Month: November 2020
Cloud Strategy, podcast with Gregor Hohpe
Cloud Strategy. Podcast with Gregor Hohpe about a decision based approach to successful cloud migration.
Glider winch launch
Glider winch launch, taken from the old LRCN winch.
Digital transformation with Gregor Hohpe
Short talk about disruption and digital transformation, given by Gregor Hohpe. “70% of all digital transformation efforts do not reach their goal”.
Securing Azure Web Apps – Part III VNET Integration
In previous articles (Part I and Part II) I’ve described how an Azure web application can be secured and isolated from Internet traffic using Private Integration Endpoints.
If the security requirements are not draconian, a simpler solution can provide the same results, meaning public internet access to web application is forbidden and traffic between web apps is routed only in the VNET.
This is a simple use case, where I have a frontend web app and a backend one. Frontend web app is publicly accessible but the backend web app must be accessible only from the frontend and traffic to it must not be routed over public Internet.
Note: If you want additional protection for the frontend web app (like WAF, DDoS protection, rate limiting) an Azure Application Gateway can be placed in front of it and in Access restriction you will allow traffic only from Application Gateway IP.
The setup looks like below.
Traffic from frontend web app to backend web app is no longer outed trough Internet but on the Azure subnet from within a VNET. In the same time, backend web app will have access restrictions in place to only allow incoming traffic from the VNET (so no Internet traffic allowed). In this way, the only publicly accessible web app is the frontend end one and traffic from the frontend to the backend will go only on Azure infrastructure.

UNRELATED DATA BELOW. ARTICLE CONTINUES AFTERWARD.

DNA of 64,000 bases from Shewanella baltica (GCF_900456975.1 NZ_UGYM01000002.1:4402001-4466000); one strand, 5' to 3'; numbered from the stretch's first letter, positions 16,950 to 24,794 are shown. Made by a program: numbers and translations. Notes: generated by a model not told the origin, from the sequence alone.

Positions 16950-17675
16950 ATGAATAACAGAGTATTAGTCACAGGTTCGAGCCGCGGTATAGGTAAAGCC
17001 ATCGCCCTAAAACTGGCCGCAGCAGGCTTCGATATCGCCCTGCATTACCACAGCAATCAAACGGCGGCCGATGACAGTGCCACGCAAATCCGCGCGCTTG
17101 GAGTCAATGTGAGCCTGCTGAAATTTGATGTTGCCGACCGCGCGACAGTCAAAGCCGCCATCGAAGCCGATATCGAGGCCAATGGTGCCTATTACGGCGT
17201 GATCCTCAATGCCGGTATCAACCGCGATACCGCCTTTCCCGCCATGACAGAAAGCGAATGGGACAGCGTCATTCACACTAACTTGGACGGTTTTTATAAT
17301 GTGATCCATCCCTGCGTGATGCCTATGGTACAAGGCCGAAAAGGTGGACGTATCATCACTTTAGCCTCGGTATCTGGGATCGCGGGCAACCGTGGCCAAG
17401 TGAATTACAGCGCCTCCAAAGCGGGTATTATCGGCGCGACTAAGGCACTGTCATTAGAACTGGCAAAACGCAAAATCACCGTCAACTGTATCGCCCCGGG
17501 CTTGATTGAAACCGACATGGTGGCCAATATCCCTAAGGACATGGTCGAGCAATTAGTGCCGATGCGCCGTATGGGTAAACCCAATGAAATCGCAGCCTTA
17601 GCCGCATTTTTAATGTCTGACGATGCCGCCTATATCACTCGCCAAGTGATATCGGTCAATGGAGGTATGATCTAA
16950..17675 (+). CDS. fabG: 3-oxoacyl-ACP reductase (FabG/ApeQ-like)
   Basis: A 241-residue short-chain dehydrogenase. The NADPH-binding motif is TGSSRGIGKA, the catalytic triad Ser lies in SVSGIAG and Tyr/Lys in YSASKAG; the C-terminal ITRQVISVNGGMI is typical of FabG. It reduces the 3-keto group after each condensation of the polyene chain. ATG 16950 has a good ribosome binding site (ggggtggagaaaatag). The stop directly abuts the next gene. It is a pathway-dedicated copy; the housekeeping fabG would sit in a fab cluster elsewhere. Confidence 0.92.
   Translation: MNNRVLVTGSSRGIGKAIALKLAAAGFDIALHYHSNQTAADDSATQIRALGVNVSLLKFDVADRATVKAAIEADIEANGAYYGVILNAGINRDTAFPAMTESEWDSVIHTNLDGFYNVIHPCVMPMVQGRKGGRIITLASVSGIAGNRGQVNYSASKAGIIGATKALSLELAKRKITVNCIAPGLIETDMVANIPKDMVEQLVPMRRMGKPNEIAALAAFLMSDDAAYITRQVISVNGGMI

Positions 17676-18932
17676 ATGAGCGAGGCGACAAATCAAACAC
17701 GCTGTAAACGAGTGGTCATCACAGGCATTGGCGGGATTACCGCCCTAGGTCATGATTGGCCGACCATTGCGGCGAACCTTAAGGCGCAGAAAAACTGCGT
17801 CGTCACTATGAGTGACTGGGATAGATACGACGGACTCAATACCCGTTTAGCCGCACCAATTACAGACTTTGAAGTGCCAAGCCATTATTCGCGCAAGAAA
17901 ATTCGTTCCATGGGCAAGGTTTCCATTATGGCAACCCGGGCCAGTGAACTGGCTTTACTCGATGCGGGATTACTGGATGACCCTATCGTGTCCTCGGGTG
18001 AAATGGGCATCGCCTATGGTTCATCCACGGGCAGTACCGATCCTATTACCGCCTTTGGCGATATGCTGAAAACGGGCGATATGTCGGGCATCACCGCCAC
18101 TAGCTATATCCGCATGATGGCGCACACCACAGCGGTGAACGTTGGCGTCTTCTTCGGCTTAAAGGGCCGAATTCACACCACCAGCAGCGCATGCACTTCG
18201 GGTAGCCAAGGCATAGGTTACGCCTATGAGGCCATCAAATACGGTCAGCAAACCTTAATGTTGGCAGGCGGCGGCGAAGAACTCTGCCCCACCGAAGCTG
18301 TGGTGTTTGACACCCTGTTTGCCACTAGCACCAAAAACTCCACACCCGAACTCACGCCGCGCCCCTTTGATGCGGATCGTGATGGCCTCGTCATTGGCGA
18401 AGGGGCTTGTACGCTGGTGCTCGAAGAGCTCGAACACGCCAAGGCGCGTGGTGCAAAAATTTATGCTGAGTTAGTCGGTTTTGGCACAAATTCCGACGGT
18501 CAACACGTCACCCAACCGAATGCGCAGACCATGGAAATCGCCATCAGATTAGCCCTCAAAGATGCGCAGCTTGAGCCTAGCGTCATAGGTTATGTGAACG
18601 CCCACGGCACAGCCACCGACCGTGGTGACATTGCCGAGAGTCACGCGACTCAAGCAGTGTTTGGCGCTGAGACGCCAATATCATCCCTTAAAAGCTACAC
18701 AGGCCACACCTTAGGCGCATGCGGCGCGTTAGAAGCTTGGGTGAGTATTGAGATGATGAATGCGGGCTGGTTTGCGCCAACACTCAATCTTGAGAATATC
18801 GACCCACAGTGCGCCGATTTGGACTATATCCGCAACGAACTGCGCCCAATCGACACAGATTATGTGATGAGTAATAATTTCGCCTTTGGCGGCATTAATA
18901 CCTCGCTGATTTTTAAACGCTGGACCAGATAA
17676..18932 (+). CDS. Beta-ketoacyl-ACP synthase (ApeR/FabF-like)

Setup is pretty simple.
- Create a VNET, if don’t already have one.
- In the above mentioned VNET, create a subnet with enough IPs (/24).
- Go to created subnet and setup the following:
- Service endpoints: Select Microsoft.Web from the list of service endpoints.
- Subnet delegation: Select Microsoft.Web/serverFarms from dropdown
- Click Save
- 4. If you have an NSG for the subnet make sure you have the appropriate Allow rules in place to allow inbound/outbound traffic from the VNET you have created and also to allow outbound traffic to the Microsoft.Web service point.
- Once you have created the VNET and subnet, you can proceed to web app creation.
- Create the frontend web app and the associated service plan
- Create the backend web app and use the same service plan as in the frontend one
- For each of the web app, go to Networking->VNET Integration and integrate the web app with VNET created at Step 1 and subnet created at Step 2.
- Once created the web apps, proceed to access restrictions for the backend web app. From web app -> Networking -> Access restrictions create a new Allow rule and select Type as Virtual Network. Select Azure subscription in which you are working, select the VNET created at Step 1 and subnet created at Step 2. Give it a name (VNET Allow rule) and a priority (100) and click Save. Now, traffic to backend web app is restricted to only traffic coming from the VNET (when you create an Allow rule in Access restrictions, a default Deny All rule is created so all other traffic is now denied).
- In the same time, because both frontend and backend web apps are integrated with the same VNET and subnet, traffic from to another will not go over Internet but over the integrated VNET and subnet.
- If you have an Application Gateway in front of the frontend web app, then you can also restrict traffic to it by creating an Allow rule to permit inbound traffic only from Application Gateway IP. Frontend web app will no longer directly accessible from Internet, all traffic to it will have to pass by Application Gateway, providing additional protection (WAF, etc) and load balancing.
Setup is simpler, backend web applications are isolated from being directly accessible over internet, traffic is being redirected over Azure infrastructure (VNET and subnet).
When I needed a VM to access to web app backend application, I’ve seen things getting a bit complicated. You cannot deploy the VM in the same subnet created above, where you have integrated backend web app, as the integration at web app service plan level kind of “blocks” the subnet for other deployments. So, for a setup like below:
You need to create a second subnet and deploy the VM inside. After creating the subnet, also add Microsoft.Web service end point to it.
To force traffic from the VM to the web application on the web service points and subnets, VM should have a Deny rule for all outbound internet traffic. Otherwise, traffic will go over internet and it will never reach the backend web app because we have configured it to Deny all incoming traffic, except one coming from the VNET (and it’s subnets).